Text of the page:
Baltimore Sun photo by Karl Merton Ferron
4. Cam Cameron's new contract is evidence the Ravens believe, philosophically, it's better to be cautious and good than it is to take on more risk, even if that risk gives you the potential to be great. Logically, I understand that argument. But it should be clear this offense has a ceiling. Is that ceiling high enough to win a Super Bowl?
I think one of the most damning things that happened to Cameron this year was when NFL Films guru Greg Cosell sat down after the Ravens playoff win over the Houston Texans and watched tape of several Ravens games and said he felt like he was watching an offense from the 1960s. That's something fans have been grumbling about for the past two seasons, and something the media has tap-danced around. But Cosell is one of the few people with the credibility to make a statement like that and have it truly matter. Cosell said he couldn't believe how bad Baltimore's receivers were at beating man coverage, and how little the Ravens were doing to help them out. Here is Cosell after watching the coaches tape.
"[One] feature that stands out about the Ravens is how little they do conceptually to attack and break down man coverage. When your receivers cannot consistently win, you have to help them with specific tactics. Wide receiver motion, bunch concepts, stack release principles, rub elements -- all help loosen and defeat man coverage. I don't see that watching the Ravens. The result, of course, is Flacco looks indecisive and uncertain in the pocket. At times, he holds the ball too long and takes too many sacks."
Bisciotti said Wednesday that he felt coordinators around the league were essentially on a carousel. Someone gets fired, and he's hired somewhere else almost immediately. If he was going to replace Cameron, he didn't feel comfortable picking someone without experience. He pointed to stats that show the Ravens have slowly made progress the past four years in yards and points scored, and that he preferred that gradual progress to blowing stuff up and starting over.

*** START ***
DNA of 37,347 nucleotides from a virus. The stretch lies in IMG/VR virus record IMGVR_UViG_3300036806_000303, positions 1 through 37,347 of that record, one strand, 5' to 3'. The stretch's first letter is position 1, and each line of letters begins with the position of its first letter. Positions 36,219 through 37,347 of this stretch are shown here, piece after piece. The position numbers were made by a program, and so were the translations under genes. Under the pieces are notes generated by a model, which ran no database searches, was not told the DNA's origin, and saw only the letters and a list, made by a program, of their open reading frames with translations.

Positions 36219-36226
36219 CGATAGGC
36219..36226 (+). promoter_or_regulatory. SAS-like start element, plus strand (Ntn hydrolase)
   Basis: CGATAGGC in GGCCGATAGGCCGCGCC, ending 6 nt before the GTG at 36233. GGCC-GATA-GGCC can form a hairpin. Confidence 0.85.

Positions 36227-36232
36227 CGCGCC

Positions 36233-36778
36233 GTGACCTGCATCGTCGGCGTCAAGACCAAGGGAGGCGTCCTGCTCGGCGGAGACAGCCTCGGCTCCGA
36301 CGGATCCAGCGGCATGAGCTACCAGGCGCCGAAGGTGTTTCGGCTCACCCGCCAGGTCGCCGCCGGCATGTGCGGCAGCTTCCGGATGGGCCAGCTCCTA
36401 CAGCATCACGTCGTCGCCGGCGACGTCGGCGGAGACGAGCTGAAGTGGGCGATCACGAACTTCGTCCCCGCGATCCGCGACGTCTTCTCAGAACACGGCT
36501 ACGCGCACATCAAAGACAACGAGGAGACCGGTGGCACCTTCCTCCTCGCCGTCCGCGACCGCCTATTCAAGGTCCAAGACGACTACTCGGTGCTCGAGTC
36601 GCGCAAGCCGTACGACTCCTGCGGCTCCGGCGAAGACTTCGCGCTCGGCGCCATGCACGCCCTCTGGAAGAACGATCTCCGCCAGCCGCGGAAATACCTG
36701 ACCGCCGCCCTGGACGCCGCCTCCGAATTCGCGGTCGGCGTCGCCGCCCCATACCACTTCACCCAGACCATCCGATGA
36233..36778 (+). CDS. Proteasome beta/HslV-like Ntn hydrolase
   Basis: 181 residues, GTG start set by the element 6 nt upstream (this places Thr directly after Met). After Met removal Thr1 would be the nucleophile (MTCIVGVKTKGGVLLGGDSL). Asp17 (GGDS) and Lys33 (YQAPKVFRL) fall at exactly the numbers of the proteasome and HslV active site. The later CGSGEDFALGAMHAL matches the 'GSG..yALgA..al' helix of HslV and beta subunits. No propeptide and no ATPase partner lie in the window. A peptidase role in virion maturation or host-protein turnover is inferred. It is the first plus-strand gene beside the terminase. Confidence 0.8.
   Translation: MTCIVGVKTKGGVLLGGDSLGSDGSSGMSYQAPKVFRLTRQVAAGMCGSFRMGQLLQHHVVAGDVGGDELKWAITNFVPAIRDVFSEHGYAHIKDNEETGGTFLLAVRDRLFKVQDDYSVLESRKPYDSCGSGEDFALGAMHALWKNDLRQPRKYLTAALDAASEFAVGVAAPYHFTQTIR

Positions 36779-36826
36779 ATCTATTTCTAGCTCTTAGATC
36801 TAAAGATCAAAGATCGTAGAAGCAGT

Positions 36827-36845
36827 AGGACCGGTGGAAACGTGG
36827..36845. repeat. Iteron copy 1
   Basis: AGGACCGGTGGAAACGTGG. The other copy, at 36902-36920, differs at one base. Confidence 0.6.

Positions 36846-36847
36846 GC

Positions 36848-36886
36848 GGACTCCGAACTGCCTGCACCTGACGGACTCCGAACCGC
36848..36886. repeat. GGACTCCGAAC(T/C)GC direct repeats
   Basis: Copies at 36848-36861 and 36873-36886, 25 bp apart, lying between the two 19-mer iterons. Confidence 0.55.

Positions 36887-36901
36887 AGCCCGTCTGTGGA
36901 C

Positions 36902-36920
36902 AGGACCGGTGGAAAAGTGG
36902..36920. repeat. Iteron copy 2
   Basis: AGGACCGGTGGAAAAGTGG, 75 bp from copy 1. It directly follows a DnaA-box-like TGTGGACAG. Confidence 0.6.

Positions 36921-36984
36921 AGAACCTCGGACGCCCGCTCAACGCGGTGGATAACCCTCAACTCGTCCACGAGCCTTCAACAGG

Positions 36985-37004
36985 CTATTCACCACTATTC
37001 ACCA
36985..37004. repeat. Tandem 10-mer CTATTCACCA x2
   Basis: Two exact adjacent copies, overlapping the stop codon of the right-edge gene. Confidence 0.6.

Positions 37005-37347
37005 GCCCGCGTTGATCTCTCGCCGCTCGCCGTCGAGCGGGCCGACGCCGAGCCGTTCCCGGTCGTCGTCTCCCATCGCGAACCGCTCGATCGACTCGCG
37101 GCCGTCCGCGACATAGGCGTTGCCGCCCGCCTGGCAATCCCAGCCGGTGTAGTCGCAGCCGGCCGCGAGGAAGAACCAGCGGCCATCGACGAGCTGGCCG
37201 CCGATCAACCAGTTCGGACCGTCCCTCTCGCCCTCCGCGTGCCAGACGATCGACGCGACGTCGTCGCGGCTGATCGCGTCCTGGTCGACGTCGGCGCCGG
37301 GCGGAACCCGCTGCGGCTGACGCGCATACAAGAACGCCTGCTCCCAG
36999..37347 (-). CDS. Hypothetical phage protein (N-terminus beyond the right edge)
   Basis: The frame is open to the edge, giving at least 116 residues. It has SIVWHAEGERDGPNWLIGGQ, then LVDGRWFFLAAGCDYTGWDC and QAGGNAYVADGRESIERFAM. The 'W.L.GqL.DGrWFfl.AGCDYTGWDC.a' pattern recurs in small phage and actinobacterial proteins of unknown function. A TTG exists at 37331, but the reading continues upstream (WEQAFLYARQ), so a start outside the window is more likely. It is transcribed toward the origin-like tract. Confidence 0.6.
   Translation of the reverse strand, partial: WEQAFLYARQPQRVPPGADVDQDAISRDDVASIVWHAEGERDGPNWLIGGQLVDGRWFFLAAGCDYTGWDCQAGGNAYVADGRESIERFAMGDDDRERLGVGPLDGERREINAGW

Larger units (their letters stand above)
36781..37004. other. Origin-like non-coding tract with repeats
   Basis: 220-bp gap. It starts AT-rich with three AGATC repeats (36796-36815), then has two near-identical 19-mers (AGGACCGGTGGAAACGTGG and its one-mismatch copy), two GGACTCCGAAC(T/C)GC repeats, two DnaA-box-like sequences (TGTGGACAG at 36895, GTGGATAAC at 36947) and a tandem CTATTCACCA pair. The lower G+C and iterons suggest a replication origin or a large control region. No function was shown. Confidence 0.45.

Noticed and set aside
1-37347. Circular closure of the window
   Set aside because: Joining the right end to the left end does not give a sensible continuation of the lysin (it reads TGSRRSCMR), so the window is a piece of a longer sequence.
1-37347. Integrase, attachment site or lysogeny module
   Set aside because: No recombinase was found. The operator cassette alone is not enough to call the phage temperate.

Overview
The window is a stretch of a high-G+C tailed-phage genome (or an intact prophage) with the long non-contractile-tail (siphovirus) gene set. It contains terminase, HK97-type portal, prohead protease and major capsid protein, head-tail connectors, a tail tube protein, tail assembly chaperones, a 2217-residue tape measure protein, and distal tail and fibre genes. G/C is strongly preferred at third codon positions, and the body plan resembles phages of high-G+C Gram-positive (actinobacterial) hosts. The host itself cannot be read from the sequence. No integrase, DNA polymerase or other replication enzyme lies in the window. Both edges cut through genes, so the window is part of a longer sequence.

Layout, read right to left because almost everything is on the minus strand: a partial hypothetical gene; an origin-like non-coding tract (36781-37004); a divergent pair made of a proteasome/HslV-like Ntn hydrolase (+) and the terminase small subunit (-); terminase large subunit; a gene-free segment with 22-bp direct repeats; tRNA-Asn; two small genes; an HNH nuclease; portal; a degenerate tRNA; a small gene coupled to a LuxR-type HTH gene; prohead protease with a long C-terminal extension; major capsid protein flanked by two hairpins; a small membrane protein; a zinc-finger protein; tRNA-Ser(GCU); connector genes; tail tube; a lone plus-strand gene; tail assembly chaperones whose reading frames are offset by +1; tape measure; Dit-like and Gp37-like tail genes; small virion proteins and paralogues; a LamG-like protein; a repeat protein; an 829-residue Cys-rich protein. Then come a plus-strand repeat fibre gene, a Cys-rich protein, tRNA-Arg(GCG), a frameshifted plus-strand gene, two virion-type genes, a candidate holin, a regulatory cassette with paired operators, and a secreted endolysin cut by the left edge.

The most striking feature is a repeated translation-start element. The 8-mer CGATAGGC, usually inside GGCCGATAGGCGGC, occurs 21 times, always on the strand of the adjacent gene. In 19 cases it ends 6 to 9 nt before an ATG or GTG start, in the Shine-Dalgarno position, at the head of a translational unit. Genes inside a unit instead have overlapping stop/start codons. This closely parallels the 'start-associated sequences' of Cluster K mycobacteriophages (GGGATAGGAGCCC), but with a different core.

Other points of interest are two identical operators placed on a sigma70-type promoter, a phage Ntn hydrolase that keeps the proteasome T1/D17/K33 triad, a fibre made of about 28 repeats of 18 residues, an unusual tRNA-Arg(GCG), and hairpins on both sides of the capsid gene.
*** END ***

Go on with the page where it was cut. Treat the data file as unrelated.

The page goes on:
"It's not like we have a Triple-A system [for coaches] where those people are batting .400 and everyone thinks we should call them up," Bisciotti said. "But to go out and get a position coach and make him an offensive coordinator and find out that he wasn't better than what you had? That's all I'm saying. I'm looking at these trends and a logical businessman would say we're making progress."
Bisciotti obviously knows a lot about personnel. It's how he became one of the wealthiest people in the United States. But he needs to look no further than his own head coach to see where that kind of thinking falls short. John Harbaugh had never been a coordinator or a head coach prior to his arrival in Baltimore, but he turned out to be the right man for the job. It was a risk to pick him, but it was the right risk. Are there no young quarterbacks coaches in the league the Ravens have on their radar? Because great organizations are secretly scouting coaches the same way they scout players.
It's true that Cameron's offense had the Ravens one dropped pass from the Super Bowl. But will that same offense be good enough next year just to get back to that point?